In autumn, 7 and 17 family members of the infected females from the urban and rural regions were infected, respectively, while there was no infected individual in the family members of the male students with head pediculosis from the urban and rural regions. In winter, head pediculosis was detected in 25 and 52 family members of the infected females from the urban and rural regions, respectively, while these were the same for the 3 males. In spring, the number of infected family members of the urban and rural female students with head pediculosis were 2 and 16 schoolchildren, respectively.
No family members of the infected male students of either the urban or rural regions had head pediculosis. The students with head pediculosis were treated with permethrin shampoo. In autumn, treatment failed in 9.5% (9 out of 94) of infected females from the rural regions, but it was successful in all the infected females from the urban and also males from both regions.
In winter, treatment with permethrin shampoo failed in 30.5% (26 of the 85) and 10.6% (14 of the 131) of the infected females from the urban and rural regions, respectively, however, 5% in males come from the rural areas, while it was successful in all the infected males from the urban regions. In spring, treatment failure was observed in 3.3% (2 out of 61) and 100% (1 from 1) of females from the rural and males from the urban regions, respectively. But it was successful in others.
Infestation with pediculosis capitis or head lice is a common health problem that most commonly involved children between 5 and 13 years old (3, 4). Despite worldwide distribution, it occured more commonly in crowded conditions and developing countries (5, 6). Infestation rates in some Middle East and other regional countries have shown a range of 4.2-78% among schoolchildren (13). Population-based studies in European countries show highly diverging prevalences, ranging from 1% to 20% (14). Most studies in pediculosis are among primary schoolchildren thus, we did not have sufficient data to compare with this study. Several studies with different results have been conducted in Iran on the prevalence of pediculosis capitis. Nazari and Saidijam reported general prevalence of 6.9 % among primary schoolchildren in Hamedan (15). Infestation rate was 3.8 % in primary schoolchildren in Kerman (16). Shayeghi et al, explained that the total prevalence of head lice infestation was 4.8 % in East Azerbaijan among primary school pupils (17).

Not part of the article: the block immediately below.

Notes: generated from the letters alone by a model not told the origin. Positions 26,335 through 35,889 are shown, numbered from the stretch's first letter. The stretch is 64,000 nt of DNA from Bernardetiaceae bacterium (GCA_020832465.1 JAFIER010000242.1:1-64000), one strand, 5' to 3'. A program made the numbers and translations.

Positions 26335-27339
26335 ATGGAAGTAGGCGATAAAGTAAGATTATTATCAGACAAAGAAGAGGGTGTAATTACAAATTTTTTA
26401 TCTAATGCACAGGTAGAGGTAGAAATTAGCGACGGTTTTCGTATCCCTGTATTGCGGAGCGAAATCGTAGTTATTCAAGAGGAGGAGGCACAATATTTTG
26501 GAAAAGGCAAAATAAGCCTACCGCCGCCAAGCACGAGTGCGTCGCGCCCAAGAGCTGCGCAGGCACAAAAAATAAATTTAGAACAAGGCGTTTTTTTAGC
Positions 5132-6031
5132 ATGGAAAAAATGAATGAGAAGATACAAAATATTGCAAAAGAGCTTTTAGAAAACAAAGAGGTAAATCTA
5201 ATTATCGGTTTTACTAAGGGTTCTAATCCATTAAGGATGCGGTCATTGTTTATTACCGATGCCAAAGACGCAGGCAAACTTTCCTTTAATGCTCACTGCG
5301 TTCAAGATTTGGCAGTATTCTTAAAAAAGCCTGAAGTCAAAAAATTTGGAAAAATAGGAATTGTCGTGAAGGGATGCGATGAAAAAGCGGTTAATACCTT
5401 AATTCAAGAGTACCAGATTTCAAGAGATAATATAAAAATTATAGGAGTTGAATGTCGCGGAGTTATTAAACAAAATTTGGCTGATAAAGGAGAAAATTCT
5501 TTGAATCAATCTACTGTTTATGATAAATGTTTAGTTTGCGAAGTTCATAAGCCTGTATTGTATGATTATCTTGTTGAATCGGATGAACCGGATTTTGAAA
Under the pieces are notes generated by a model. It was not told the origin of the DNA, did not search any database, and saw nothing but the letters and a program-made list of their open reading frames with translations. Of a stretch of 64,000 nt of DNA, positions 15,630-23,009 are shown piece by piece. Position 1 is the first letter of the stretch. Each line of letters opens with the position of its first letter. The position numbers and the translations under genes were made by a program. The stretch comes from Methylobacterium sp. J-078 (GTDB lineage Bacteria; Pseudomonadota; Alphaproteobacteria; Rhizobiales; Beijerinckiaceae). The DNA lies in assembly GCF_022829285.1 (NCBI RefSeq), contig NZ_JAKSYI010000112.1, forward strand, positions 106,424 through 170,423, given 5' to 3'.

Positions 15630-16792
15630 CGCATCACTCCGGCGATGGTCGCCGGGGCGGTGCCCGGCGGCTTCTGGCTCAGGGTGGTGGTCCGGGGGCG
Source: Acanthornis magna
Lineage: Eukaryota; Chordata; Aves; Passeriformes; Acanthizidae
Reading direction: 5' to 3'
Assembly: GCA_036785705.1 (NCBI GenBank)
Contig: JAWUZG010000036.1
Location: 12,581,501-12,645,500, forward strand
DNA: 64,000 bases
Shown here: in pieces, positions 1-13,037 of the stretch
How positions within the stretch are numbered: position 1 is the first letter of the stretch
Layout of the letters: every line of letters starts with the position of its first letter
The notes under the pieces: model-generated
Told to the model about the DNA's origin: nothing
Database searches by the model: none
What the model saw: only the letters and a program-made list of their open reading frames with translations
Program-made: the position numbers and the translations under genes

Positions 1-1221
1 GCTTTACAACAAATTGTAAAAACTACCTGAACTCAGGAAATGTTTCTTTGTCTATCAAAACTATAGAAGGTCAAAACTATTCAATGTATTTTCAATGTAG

The total prevalence of head pediculosis among primary schoolchildren in Fars Province was 0.49%, 0.37% and 0.20% in autumn, winter and spring, respectively (9). We think that the differences in prevalence rate in Iran are due to the differences in climate and sample size. This study showed that the overall prevalence of pediculosis capitis infestation among the middle schoolchildren of Fars Province, southern Iran was 0.23% in autumn, 0.27% in winter and 0.115% in spring. These values are lower than the primary school that we previously reported (9).
Several studies have shown the risk factors for infestation with pediculosis capitis including female sex, living in rural areas, crowded families, low socioeconomic status, low educational level, children with age less than 11 years old, previous infestation, long hair length, lack of bathing facilities and sharing of articles (e.g. combs, scarves) (15-20). In our study, although the total prevalence was low, it was higher in girls and rural areas.
The treatment failure rate was also higher in girls except for the urban areas in spring. Most studies revealed the predominance of infestation in girls (21-23). This is may be due to the increase of close contact and tendency for covering hair in girls (24, 25). With regard to this study, many articles showed the higher prevalence of pediculosis capitis in rural areas. Increased prevalence of infestation in rural areas may be due to lower health and socioeconomic status. We concluded that although pediculosis is not a significant health problem in middle schoolchildren in Fars province but health providers must improve health education programs especially in the rural areas and among girls.
The authors would like to thank the Vice Chancellory of Health Affairs for their utmost cooperation.
Funding:The present study was conducted based on a self-funded basis.
Conflict of Interest: The authors declare that they have no conflicts of interest.